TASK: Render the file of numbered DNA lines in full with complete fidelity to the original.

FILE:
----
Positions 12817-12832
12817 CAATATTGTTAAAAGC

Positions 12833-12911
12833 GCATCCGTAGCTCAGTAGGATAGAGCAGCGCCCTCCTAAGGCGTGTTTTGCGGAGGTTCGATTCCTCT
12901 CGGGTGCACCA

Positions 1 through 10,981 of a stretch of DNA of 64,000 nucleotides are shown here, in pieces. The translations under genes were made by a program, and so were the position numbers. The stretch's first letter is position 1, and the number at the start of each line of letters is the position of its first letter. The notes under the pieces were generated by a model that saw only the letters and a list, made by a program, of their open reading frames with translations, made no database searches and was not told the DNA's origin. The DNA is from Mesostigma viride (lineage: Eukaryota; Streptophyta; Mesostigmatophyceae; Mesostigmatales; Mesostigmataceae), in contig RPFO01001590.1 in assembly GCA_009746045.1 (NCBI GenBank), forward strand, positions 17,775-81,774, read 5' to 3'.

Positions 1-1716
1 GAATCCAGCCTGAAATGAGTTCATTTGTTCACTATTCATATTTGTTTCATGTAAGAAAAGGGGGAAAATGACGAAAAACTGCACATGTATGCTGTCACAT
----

Positions 12817-12832
12817 CAATATTGTTAAAAGC

Positions 12833-12911
12833 GCATCCGTAGCTCAGTAGGATAGAGCAGCGCCCTCCTAAGGCGTGTTTTGCGGAGGTTCGATTCCTCT
12901 CGGGTGCACCA

Positions 1 through 10,981 of a stretch of DNA of 64,000 nucleotides are shown here, in pieces. The translations under genes were made by a program, and so were the position numbers. The stretch's first letter is position 1, and the number at the start of each line of letters is the position of its first letter. The notes under the pieces were generated by a model that saw only the letters and a list, made by a program, of their open reading frames with translations, made no database searches and was not told the DNA's origin. The DNA is from Mesostigma viride (lineage: Eukaryota; Streptophyta; Mesostigmatophyceae; Mesostigmatales; Mesostigmataceae), in contig RPFO01001590.1 in assembly GCA_009746045.1 (NCBI GenBank), forward strand, positions 17,775-81,774, read 5' to 3'.

Positions 1-1716
1 GAATCCAGCCTGAAATGAGTTCATTTGTTCACTATTCATATTTGTTTCATGTAAGAAAAGGGGGAAAATGACGAAAAACTGCACATGTATGCTGTCACAT